GOLFTEC | golftec.com

When it comes to improving your golf game, heading to the driving range and crushing a few with the driver really isn’t going to do much. At GOLFTEC, they take the coaching aspect of golf to a whole new level. I’m talking iPads that tell you why your swing sucks. Coaches that will also tell you why your swing sucks. Hell, they even have clubs that will break down statistically why your swing sucks!

REI Rock Climbing Classes | rei.com

If there’s anything on this list giving parkour a run for its money for “Hobby Best Done With An Expert,” it’s rock climbing. With rock climbing, there’s not a lot of room for error so getting educated is an absolute must. With REI’s rock climbing classes, you’ll travel to an outdoor location where an expert will provide you with the know-how as well as the gear to get you off the ground.

Columbus Recreation And Parks: Sports Leagues | Varies

The weather outside is unpredictable. Is it going to snow today, or will it be sunny and 55? That might put a damper on outdoors sports, but the Columbus Recreation and Parks Sports Office has the solution. While the weather is still not ideal, they offer indoor leagues like basketball or volleyball (sign ups end Feb. 15 so don’t hesitate!), and once the weather gets back to being warm, you can put together squads for other sports like softball.

Orangetheory Fitness | orangetheoryfitness.com

Orangetheory takes the idea of “keeping up with the Joneses,” but makes it fitness. At Orangetheory’s fitness classes and courses, your heart rate is monitored and quantified into five different stages of effort with the goal that you’ll enter the “orange effect” zone where your body is operating at optimal caloric burning. These stats are displayed on a large board in the class to keep you honest, and creates a mild competition to have the most time in the “orange effect” zone.

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Liven up your green space for Earth Day

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The first few breezes of fresh spring air are reminders for how rejuvenating green is after a season full of snow, coats and blankets. Grand ambitions for gardens start to grow as well. But without a plan, many of the intentions for a yard full of blooms can fall into neglect.

To help any aspiring plant parent make the most of their budding green thumbs, Franklin Park Conservatory Supervisor Win Fox shares his wisdom for how to nurture plants both inside a living space and out in a garden.


Think about space and lifestyle

When thinking about what kinds of plants are most suitable for a living space, the first consideration is the window location. Plants need certain amounts of light, so northern or eastern-facing windows are better suited for low-light plants, while southern or western windows can sustain plants that need a bit more sunshine.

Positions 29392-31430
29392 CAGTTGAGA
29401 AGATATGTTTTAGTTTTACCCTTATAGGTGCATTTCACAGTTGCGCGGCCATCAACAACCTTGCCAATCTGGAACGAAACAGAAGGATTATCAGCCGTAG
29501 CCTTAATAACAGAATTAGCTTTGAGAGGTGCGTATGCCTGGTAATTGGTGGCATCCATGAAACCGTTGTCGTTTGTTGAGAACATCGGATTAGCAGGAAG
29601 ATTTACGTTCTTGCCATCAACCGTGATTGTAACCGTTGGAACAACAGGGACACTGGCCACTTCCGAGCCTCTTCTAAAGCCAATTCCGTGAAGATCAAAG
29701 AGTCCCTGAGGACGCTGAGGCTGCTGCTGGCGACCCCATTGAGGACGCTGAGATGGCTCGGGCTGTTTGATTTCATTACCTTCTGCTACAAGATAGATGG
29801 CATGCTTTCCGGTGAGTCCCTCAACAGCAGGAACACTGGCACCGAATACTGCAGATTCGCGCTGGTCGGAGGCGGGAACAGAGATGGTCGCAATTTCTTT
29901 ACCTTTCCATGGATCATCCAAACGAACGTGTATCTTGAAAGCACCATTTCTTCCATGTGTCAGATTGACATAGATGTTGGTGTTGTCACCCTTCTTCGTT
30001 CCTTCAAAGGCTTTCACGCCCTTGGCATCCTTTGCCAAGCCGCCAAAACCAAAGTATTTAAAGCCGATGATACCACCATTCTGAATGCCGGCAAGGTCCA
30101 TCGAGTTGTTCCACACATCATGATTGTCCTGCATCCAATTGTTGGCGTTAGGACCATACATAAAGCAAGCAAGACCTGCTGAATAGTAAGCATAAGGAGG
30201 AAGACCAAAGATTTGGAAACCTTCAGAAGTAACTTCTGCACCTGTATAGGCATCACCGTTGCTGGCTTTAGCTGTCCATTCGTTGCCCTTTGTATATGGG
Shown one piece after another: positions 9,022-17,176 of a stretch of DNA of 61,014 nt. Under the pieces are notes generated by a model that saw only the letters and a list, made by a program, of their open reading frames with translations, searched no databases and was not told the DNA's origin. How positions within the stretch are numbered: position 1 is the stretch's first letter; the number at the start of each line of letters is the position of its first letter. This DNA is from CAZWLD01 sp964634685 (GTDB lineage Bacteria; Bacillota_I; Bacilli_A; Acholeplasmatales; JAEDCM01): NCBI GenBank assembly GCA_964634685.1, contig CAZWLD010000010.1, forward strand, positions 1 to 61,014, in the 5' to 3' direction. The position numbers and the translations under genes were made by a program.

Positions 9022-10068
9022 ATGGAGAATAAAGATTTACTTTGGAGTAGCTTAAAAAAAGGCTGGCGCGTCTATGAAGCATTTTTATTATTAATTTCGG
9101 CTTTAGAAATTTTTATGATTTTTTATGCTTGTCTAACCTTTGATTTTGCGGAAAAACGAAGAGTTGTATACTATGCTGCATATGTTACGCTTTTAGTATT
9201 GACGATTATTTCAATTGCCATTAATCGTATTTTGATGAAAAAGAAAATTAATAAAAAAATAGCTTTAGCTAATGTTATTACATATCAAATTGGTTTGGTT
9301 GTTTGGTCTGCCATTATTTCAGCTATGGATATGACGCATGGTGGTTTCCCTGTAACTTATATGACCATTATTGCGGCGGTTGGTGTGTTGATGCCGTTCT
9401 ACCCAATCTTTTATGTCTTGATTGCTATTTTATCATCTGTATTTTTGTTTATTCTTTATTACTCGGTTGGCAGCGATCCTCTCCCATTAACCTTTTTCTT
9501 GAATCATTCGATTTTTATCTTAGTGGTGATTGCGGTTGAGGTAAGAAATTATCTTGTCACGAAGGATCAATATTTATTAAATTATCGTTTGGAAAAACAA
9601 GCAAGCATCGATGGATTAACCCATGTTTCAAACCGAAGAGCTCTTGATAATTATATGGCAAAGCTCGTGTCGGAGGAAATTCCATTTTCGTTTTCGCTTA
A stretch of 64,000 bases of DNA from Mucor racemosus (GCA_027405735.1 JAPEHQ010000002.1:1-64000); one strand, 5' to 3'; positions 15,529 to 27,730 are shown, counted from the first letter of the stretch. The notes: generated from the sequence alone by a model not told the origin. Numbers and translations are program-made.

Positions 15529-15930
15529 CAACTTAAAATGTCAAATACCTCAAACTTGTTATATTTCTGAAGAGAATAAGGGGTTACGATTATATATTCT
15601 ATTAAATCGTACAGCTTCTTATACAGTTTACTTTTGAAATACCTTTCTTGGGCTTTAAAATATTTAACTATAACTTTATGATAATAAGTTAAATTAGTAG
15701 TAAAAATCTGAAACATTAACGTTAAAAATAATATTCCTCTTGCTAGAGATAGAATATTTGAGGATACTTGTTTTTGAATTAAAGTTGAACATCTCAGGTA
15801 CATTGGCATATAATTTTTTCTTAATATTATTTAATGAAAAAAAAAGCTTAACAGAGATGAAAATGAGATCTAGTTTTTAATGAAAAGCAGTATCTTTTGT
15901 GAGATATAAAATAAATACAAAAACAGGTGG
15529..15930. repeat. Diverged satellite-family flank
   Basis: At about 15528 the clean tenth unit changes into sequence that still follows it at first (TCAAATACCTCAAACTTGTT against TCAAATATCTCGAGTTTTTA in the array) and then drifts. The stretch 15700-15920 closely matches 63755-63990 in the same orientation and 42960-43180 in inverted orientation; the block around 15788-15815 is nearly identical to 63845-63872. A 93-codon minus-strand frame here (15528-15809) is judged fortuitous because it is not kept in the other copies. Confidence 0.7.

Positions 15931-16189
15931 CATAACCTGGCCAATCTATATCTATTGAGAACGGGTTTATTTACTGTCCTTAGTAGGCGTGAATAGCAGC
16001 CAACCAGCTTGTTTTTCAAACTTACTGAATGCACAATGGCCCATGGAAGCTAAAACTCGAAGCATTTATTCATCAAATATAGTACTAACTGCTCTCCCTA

Photos by Brian Kaiser

Second, think about the actual amount of space available; the fiddle leaf fig—a crowd favorite, according to Fox—isn’t going to fit on a table, for example. “You’ve just got to make sure you have space for it because that’s a tree,” Fox said. “We have one at the conservatory that fills up our whole Palm House practically. It’s 60 feet tall.”

Finally, Fox says thinking about how much care you are willing to dedicate to taking care of plants is important. There are plants, like the ZZ palm, that only require watering every now and then. But he says that once someone starts working with plants, they’ll only get more involved. “It’s one of those hobbies that, once you get the ball rolling, you can’t really stop.”

Be an attentive, but not a helicopter, plant parent

Although some garden centers will advise plants be watered at specific intervals, say, once a month, Fox says knowing when to water is more based on what the soil looks like. Soil should never be bone dry, but if you stick a finger into it when the top layer is dry and feel some dampness underneath, you can probably wait a day or two to water. Alternatively, the plant’s soil shouldn’t always be wet because then it could rot or even drown.

Fox recommends keeping plants on top of a saucer in a ceramic planter, which allows the plant to breathe, with a drainage hole on the bottom. A decent rule is that in the winter when plants aren’t growing as quickly, they need less water, whereas in the summer they might need more. 

Additionally, first moving a plant from the store to a home can cause the plant stress. Garden centers, for example, tend to be more humid and have more light, compared to the dryness and darkness of a house, particularly during the winter and early spring. 

“Your plant might start to exhibit some signs of stress right away, and you think you’ve done something wrong,” Fox said. “Then you changed the environment again, and it’s still not doing better, and you kind of lose hope.”

When people ask him what’s wrong with their plants, Fox says his frequent advice is to be patient. “[The plant] has just, you know, been through a lot right now.”

 Want to start a garden? Many of the same rules apply

As in picking a house plant, deciding on a concept for a garden also means factoring in lighting. Summer annual vegetables have high light demands, so Fox says the garden needs southern exposure and at least six hours of direct sunlight per day.